In the past I was trying many different linux distros. Each has its own package management systems: debian has apt, mandrake has urpmi, yellowdog has an apt front-end for rpm, suse has yast... While they all are quite similar and not difficult to use, I found that I often made mistakes because I often forgot which system I was using and the exact commands on that system. Another issue is that I wish I could keep track how I installed/removed those packages. So I wrote a simple wrapper for various package management systems.
Terra Soft Solutions, the developer of Yellow Dog Linux, has been acquired by the Japanese software firm Fixstars Corporation, a developer of Cell Broadband Engine solutions. The new company, now known asFixstars Solutions, is operating as a wholly-owned subsidiary of Fixstars and will maintain its entire product line from a regional office in Loveland, Colo., where Terra Soft is based.
It was the Ubuntu week, with much of the Linux-related coverage on many web sites dominated by the brand new "Intrepid Ibex", the project's latest. A plethora of reviews followed almost instantly, but some subtle hardware issues and lack of real breakthrough features have left some of the users and reviewers unimpressed. In other news, Fedora has unveiled Plymouth, a new flicker-free boot process, Sabayon has hinted at a large number of never-seen-before features for the upcoming 4.0 release, Yellow Dog Linux has launched a beta testing period for its forthcoming version 6.1, and NetBSD is about to branch version 5.0 with some unexpected improvements. Also in this week's issue - Ubuntu has published a draft release schedule for "Jaunty Jackalope" or Ubuntu 9.04. Finally, we are pleased to announce that the recipient of the October 2008 DistroWatch.com donation is GoblinX, a slick Slackware-based live CD made in Brazil.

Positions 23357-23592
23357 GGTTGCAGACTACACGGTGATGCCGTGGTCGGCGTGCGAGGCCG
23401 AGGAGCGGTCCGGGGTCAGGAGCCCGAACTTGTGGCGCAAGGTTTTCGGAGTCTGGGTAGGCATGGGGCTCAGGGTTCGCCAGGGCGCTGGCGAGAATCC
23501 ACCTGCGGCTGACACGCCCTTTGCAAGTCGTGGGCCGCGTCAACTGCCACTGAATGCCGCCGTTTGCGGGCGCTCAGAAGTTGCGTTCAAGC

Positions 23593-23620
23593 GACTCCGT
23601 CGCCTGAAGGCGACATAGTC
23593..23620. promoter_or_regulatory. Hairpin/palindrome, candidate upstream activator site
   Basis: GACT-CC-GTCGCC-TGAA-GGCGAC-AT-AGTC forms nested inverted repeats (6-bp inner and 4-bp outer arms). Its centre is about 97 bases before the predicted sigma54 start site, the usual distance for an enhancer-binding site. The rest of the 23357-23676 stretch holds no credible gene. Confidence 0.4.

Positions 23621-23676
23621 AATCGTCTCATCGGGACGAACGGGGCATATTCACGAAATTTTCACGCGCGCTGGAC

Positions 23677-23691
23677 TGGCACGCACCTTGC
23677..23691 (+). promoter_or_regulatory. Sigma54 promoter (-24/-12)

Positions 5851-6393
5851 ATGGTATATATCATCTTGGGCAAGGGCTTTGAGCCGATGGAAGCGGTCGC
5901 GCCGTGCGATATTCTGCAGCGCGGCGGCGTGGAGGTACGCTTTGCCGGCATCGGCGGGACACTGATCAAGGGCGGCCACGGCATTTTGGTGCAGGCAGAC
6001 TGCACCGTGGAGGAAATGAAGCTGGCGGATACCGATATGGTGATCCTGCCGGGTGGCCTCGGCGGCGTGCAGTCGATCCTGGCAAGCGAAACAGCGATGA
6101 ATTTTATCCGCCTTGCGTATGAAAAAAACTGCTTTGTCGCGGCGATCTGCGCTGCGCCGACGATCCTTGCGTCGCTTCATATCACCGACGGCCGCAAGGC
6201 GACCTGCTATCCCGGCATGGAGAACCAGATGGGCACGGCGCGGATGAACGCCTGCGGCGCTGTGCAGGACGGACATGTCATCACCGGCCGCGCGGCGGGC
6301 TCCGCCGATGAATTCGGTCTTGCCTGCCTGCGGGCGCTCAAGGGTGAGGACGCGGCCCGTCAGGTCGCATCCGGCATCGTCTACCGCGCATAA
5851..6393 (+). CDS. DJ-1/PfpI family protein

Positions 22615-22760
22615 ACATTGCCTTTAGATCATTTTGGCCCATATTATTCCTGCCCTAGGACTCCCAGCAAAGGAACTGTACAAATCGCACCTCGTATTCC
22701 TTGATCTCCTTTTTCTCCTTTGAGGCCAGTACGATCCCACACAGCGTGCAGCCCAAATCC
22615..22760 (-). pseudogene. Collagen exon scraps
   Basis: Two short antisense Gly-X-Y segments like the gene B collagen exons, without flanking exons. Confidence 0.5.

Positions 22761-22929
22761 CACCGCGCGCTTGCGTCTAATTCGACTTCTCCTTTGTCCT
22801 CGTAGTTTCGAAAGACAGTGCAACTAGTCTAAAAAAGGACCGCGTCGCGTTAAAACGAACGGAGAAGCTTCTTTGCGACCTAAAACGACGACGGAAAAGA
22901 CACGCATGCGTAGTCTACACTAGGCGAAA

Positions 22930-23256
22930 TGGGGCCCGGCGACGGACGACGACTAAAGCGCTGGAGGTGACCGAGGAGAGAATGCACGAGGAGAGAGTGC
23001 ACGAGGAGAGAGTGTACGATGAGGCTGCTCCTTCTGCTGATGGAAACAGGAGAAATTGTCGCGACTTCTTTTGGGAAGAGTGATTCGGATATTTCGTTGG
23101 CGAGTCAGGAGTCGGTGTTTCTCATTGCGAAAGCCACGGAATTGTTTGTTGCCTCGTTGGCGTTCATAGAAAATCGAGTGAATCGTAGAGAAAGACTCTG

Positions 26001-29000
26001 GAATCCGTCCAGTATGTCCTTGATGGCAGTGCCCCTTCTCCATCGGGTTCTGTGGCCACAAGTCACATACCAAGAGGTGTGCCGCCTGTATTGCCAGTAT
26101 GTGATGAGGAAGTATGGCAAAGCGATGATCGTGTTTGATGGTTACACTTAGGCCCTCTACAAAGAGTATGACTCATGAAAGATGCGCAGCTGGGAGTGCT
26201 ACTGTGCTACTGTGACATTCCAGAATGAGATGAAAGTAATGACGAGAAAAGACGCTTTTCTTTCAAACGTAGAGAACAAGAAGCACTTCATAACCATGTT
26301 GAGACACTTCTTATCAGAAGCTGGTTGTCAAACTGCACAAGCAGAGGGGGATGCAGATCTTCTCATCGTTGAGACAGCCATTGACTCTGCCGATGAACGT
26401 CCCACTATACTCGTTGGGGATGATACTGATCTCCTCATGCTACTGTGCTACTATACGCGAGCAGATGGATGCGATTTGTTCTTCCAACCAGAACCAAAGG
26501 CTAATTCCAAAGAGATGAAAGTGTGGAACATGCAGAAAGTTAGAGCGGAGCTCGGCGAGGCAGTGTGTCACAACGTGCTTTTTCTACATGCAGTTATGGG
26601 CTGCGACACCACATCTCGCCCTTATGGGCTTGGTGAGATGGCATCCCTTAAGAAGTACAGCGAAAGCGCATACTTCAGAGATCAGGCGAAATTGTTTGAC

Terra Soft today released Yellow Dog Linux v6.0 for Sony PS3, Apple G4/G5, and IBM System p. Built upon the CentOS foundation, a popular derivative of Red Hat Enterprise Linux (RHEL), YDL v6.0 offers enterprise quality for the home user. .